Cargo ships carrying approximately half a millionfilled with goods from various countries in Asia await offloading at the ports of Los Angeles and Long Beach. Once they are offloaded, a prevents those containers from moving out of ports in a timely manner. , where trucks deliver goods for the next leg of the journey, are backed up with containers awaiting further transport, which, in turn, also block inbound trains. Should those goods somehow make it to a warehouse, worker shortages are limiting their timely processing. (These various bottlenecks also create delays in the other direction, as empty containers or containers filled with domestically produced goods destined for Asia can’t return across the Pacific.) And, as if all of this weren’t enough, the has recently slowed its delivery times.
The COVID pandemic is certainly to blame for this cascading array of problems in the supply chain. But it isn’t the only culprit.
A global microchip shortage, exacerbated bythat affected domestic production, is slowing the production of cars and various electronic devices. China, where many consumer goods destined for America are produced, is suffering through an that’s curtailing manufacturing. And manufacturers in many other countries with lower rates of vaccination have endured shutdowns and worker shortages brought on by the spread of the Delta variant.
One Small Company Suffering Big Supply Chain Problems
The(UPG) is one of the many companies navigating the supply chain issues affecting the entire marketplace. The Brooklyn-based gift company specializes in creating and selling smart and funny gifts for smart and funny people or, as their website puts it, “fulfilling the people’s needs for finger puppets, warm slippers, coffee cups, and cracking up at stuff.”
Finger puppets of famous people, known as, are among its most popular gifts, according to UPG Director of Sales, Trudi Bartow. Current bestsellers include former Supreme Court Justice Ruth Bader Ginsberg, former painter and television host Bob Ross, and President Biden’s Chief Medical Advisor, Anthony Fauci.
“We partner with the manufacturer to physically make that product,” according to Bartow. “I would say that 65 percent of our products are made overseas, which is a little bit different than if they’re made in the United States. Supply chain issues for the most part right now are overseas issues, so I’ll focus on that. Once our manufacturer has made the product, then we load it onto a container, load that container onto a boat. We ship that boat to the U.S. It goes to a port. It gets taken off the boat. The container is put on a rail. The rail goes into our warehouse. Our warehouse takes the container and puts it all on the shelf and marks it all as in stock. And then we sell it to physical stores or to online stores, doesn’t really matter. And that product is then taken out of the warehouse, put on a truck, shipped to the store, and then put on that store’s shelves, either physically, so someone can walk in and remove it and purchase it, or in some online stores purchase it and then it is shipped to them.”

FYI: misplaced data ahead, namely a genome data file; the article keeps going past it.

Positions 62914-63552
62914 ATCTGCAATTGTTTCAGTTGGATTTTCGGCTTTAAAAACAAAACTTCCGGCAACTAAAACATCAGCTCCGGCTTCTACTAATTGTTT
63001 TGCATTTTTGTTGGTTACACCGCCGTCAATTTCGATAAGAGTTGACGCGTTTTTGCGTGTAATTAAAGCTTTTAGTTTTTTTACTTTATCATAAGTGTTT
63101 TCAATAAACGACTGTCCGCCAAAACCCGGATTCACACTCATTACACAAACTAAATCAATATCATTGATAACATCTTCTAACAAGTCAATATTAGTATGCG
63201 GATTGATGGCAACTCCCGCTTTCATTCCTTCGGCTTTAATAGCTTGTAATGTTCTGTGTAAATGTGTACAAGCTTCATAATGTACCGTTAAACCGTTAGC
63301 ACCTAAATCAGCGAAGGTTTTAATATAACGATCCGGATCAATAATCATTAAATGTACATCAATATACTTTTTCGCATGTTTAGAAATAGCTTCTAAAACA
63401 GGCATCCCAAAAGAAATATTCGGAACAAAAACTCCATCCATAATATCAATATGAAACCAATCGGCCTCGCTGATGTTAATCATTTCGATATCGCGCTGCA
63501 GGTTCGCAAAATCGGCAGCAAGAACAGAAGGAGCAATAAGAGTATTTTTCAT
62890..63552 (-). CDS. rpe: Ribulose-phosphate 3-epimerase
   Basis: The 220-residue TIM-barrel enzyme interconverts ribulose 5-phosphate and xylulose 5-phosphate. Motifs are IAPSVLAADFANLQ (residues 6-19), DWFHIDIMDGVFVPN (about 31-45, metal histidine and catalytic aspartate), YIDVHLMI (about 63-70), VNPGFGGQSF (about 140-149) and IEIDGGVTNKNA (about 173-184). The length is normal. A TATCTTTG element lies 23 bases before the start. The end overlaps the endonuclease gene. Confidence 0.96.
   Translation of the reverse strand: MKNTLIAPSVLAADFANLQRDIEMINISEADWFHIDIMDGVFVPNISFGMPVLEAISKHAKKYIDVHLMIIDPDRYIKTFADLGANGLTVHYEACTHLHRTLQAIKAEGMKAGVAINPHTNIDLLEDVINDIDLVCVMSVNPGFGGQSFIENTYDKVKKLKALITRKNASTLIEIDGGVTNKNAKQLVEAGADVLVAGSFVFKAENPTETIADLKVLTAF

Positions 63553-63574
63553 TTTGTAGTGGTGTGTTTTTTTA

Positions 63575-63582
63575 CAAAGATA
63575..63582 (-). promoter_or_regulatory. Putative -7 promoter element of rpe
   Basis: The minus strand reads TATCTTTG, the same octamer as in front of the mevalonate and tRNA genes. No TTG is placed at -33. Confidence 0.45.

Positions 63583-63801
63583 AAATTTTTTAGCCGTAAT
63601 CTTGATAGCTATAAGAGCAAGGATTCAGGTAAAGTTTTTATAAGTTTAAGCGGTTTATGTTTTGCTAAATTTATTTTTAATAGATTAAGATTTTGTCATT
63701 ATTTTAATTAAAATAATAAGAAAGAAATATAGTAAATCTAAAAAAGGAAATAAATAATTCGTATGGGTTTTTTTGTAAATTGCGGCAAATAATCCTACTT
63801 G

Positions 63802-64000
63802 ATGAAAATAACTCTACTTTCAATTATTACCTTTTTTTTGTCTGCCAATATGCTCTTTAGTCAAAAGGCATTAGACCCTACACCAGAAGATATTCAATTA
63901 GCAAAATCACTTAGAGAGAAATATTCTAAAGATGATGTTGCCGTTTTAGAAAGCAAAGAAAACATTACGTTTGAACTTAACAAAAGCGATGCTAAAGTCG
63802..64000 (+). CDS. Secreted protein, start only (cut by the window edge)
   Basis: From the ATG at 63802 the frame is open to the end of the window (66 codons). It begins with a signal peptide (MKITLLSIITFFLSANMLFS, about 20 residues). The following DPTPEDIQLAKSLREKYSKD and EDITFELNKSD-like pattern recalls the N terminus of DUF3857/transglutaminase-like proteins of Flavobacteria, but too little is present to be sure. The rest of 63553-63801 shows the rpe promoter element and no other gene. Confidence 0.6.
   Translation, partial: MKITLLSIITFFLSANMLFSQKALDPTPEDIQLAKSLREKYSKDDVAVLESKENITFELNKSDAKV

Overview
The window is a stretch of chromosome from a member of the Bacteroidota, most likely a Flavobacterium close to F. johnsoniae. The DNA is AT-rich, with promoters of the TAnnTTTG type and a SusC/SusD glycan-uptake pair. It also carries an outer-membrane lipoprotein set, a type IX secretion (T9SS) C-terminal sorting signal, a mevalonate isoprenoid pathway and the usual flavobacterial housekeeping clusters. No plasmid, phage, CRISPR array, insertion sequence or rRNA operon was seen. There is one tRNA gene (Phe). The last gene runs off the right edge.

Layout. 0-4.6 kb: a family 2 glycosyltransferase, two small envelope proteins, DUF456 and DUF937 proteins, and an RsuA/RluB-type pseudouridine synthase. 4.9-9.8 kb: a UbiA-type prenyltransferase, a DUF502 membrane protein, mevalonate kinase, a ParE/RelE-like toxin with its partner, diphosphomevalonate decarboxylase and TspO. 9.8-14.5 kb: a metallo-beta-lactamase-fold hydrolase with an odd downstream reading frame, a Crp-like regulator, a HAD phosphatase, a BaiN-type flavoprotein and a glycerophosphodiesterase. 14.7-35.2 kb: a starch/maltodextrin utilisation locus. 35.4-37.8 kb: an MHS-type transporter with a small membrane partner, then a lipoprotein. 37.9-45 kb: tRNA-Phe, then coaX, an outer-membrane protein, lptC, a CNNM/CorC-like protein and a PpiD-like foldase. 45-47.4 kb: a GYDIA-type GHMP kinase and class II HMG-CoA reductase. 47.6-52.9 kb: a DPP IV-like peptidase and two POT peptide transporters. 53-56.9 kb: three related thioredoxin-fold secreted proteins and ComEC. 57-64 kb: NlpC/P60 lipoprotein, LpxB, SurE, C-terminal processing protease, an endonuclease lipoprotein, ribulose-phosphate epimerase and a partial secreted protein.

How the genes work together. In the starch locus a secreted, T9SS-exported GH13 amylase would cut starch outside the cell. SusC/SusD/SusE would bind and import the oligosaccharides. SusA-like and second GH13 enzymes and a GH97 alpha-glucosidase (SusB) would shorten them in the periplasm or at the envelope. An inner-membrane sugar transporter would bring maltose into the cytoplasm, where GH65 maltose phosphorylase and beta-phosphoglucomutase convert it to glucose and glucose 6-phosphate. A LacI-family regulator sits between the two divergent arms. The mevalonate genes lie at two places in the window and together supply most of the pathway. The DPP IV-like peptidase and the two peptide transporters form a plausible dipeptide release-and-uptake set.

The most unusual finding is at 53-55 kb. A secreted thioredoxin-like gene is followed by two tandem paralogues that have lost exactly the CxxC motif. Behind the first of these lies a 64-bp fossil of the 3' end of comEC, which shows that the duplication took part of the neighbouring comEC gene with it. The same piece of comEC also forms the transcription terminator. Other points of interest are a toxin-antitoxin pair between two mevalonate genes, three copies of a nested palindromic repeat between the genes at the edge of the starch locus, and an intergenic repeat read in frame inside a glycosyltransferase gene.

Those finger puppets, like many of UPG’s other products and goods across the marketplace in general, are taking longer to get to market. “We are not unique, as is any gift manufacturer or any manufacturer of any product,” says Bartow. “There are pretty much issues throughout the entire process, throughout the entire supply chain… There really are problems everywhere.”
Where Are The Problems?
The United States is the world’s largest economy. Individual consumer purchases account for over two-thirds of economic activity. Some of those purchases are services, like dry-cleaning or a meal at a fancy restaurant. Some of those purchases are goods, which could be anything from an Anthony Fauci finger puppet to a $45,000 SUV. Many Americans, particularly those with more discretionary income, shifted their spending toward goods, when stuck at home during the pandemic. Stimulus checks gave them even more money to buy things. Spending habits have favored goods ever since, stressing a supply chain that was calibrated to a more even split.